7. You shall not commit adultery. Ahh, the first of the many biblical reprimands on sex. The moral issue at hand here is not lying to the one you promised your life to. It has nothing to do with sticking a penis in a vagina, whether or not those two reproductive organs have bodies attached to them which possess a piece of paper stating said bodies are legally allowed to practice such enjoyable hobbies. This one could have been saved for the later one about covetousness, or atleast rolled into it, because the lie is the real immorality. The sex is just that sex, animals do it, hell most animals committ adultery as a rule. Ever heard of the alpha male? There's a reason why all the smaller lions practice fighting with each other. So they can one day fight off the head of the pride and take over all the newly available lionesses. Seems to me an omniscient being would have known that adultery is an issue of lying, not sex, just as covetousness is also an issue of lying, and such a great being would have known to roll those into one big don't lie commandment, freeing up a space for a commandment like say, don't abuse children. I can however see very clearly how a society which degraded the value of women such as we see in the bible could easily come up with that whole sex is bad, you should be punished severely for ever thinking it is more than the most sacred thing, thus including it in a set of timeless social rules. man how can anyone think the ten commandments are anything but manmade?
8. You shall not steal. Good, I agree. But as in the murder one a few back, I'm pretty sure mankind did not need to told in tablet form that stealing is bad and should be avoided. Infact, I'm equally sure that any society throughout history has had in place, non-biblical means with which todeal with thieves. Again, this seems a bit redundant, but a good rule nonetheless.
9. You shall not give false testimony against your neighbor. Again, a good rule, but lying is something which society at large is more than capable of dealing efficiently with. No need for god to write it down for us, even society back then was capable of self-regulation.
10. You shall not covet your neighbor's stuff. This one's a bit touchy. I mean what's wrong with wanting what your neighbor has? If you do something about that desire, something which would violate another of the commandments, then I can see the danger, but the simple desire itself seems a bit over-the-top. We all want our share. Consumerism is the basis of all progressive economies, including ours. Without products, people would not buy things. that in and of itself is not a bad idea. I kind of like the concept of self-suffiency. But to include it as one of the unbreakable moral codes of humanity is bit extreme. Seems, jealousy was high on the minds of the authors of the bible. I guess it's not a bad rule to have, but I for one have some reservations about it.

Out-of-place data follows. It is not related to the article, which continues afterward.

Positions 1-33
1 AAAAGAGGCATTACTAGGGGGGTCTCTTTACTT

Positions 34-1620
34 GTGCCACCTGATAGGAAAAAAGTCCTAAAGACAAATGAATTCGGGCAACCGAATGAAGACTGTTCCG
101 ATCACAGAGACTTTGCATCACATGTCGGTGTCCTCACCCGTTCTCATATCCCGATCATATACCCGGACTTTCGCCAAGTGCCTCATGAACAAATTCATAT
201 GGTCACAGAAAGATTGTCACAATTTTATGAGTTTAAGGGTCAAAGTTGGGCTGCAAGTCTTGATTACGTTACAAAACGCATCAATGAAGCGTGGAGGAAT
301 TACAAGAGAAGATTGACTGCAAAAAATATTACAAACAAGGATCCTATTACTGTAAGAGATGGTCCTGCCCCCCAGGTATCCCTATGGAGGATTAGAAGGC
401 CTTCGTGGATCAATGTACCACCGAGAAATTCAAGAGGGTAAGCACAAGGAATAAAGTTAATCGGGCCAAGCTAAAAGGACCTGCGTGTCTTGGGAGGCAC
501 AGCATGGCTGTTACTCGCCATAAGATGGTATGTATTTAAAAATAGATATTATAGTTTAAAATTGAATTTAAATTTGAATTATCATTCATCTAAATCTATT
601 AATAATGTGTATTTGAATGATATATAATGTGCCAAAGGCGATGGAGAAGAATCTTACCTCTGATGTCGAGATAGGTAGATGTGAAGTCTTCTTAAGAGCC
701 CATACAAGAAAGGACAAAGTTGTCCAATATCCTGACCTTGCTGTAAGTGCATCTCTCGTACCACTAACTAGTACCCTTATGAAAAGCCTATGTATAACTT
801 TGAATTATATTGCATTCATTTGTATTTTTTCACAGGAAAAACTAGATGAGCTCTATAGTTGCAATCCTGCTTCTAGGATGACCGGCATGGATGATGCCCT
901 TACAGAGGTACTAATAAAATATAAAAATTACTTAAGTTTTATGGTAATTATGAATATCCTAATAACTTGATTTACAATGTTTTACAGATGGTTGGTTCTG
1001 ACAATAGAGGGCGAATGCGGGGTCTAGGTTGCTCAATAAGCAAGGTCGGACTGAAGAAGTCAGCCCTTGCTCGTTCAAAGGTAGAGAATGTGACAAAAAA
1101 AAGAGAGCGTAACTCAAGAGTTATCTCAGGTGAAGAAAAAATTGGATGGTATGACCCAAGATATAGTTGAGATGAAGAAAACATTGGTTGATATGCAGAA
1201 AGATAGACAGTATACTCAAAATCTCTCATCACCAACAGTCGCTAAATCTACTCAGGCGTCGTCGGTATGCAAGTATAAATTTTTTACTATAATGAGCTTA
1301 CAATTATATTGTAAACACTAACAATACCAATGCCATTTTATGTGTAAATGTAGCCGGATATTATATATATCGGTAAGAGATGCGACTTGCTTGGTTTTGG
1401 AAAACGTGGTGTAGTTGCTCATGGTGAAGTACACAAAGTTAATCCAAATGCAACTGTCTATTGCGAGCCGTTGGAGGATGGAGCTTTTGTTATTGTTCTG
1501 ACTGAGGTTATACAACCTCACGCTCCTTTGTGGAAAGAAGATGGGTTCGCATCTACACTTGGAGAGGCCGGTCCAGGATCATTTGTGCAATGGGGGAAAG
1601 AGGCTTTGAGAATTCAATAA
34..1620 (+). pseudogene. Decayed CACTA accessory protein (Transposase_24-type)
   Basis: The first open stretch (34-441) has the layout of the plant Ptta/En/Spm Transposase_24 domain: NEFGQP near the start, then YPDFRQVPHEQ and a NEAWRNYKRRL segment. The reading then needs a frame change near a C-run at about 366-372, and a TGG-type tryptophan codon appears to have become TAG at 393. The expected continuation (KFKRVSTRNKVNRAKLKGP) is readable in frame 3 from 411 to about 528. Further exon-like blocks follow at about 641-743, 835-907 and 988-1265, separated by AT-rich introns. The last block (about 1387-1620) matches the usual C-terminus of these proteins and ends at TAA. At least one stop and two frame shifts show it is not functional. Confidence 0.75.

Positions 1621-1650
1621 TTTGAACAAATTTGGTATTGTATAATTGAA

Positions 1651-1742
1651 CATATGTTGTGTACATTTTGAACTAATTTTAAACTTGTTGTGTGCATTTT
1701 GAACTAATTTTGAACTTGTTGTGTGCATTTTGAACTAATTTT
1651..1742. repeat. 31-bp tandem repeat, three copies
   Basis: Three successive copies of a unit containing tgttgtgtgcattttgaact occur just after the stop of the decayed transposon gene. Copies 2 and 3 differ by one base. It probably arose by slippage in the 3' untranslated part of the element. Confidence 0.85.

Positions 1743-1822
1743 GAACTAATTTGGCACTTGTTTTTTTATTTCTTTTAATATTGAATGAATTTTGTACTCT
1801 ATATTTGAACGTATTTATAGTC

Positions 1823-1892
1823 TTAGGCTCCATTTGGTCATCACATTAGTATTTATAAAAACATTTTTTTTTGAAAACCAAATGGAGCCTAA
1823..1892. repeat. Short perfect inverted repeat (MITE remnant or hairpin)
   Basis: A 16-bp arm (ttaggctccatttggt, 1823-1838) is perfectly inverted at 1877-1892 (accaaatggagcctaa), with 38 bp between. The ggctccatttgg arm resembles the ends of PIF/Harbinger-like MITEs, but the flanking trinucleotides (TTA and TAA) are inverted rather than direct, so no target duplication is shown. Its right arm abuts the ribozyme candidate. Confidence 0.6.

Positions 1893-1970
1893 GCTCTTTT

Now to the "other" set. the one no one ever talks about.
In exodus chapter 34, moses has to chisel two new stone tablets to replace the first set which were broken. On these tablets were written, by god (supposedly) the ten commandments:
Chapter 34:27 -28 "Then the lord said to moses " Write down these words, for in accordance with these words I have made a covenant with you and israel." Moses was there with the lord forty days and forty nights without eating bread or drinking water. And he wrote on the tablets the the words of the covenant --- the ten commandments."
1. Do not make cast Idols (34:17)
2. Celebrate the feast of unleavened bread (34:18)
3. The first offspring of every womb belongs to me, including all the firstborn males of your livestock, whether from herd or flock. redeem the firstborn donkey with a lamb, but if you do not redeem it, break it;s neck. redeem all your firstborn sons. (34:19)
4. No one is to appear before me empty-handed. (34:20)
5. Six days shall you labor, but on the seventh day you shall rest (34:21)
6. Celebrate the feast of weeks with the firstfruits of the wheat harvest, and the feast of ingathering at the turn of the year (34:22)
7. Three times a year all your men are to appear before the sovereign lord, the god of israel. I will drive out nations and enlarge your territory,and noone will covet your land when you go up three times each year to appear before the lord your god (34:23).
8. Do not offer the blood of a sacrifice with anything containing yeast (34:25)
9. Bring the firstfruits of your soil to the house of the lord your god (34:26)
10. Do not cook a young goat in it's mother's milk (34:26)
WOW!! This is such an awesome set of moral rules. How many times have I sat down to boil up a goat in it's mother's milk and thought to myself, ehhh, I better not do that, it's so wrong. Give me a break. I don't even need to go into how inane this new set of rules is, except to say, the bible itself, says these are the ten commandments, not those other ones from before, although at one point in the timeline those earlier ones were the covenant, but since the tablets were broken, they aren't anymore. These new ones are even better. So which set do you, Mr. Christian, adhere to? The first set which are morally either not, or obvious, without the hand of god needed at all; or the new set regarding cooking practices and feast celebration protocol?
The bible is just stupid.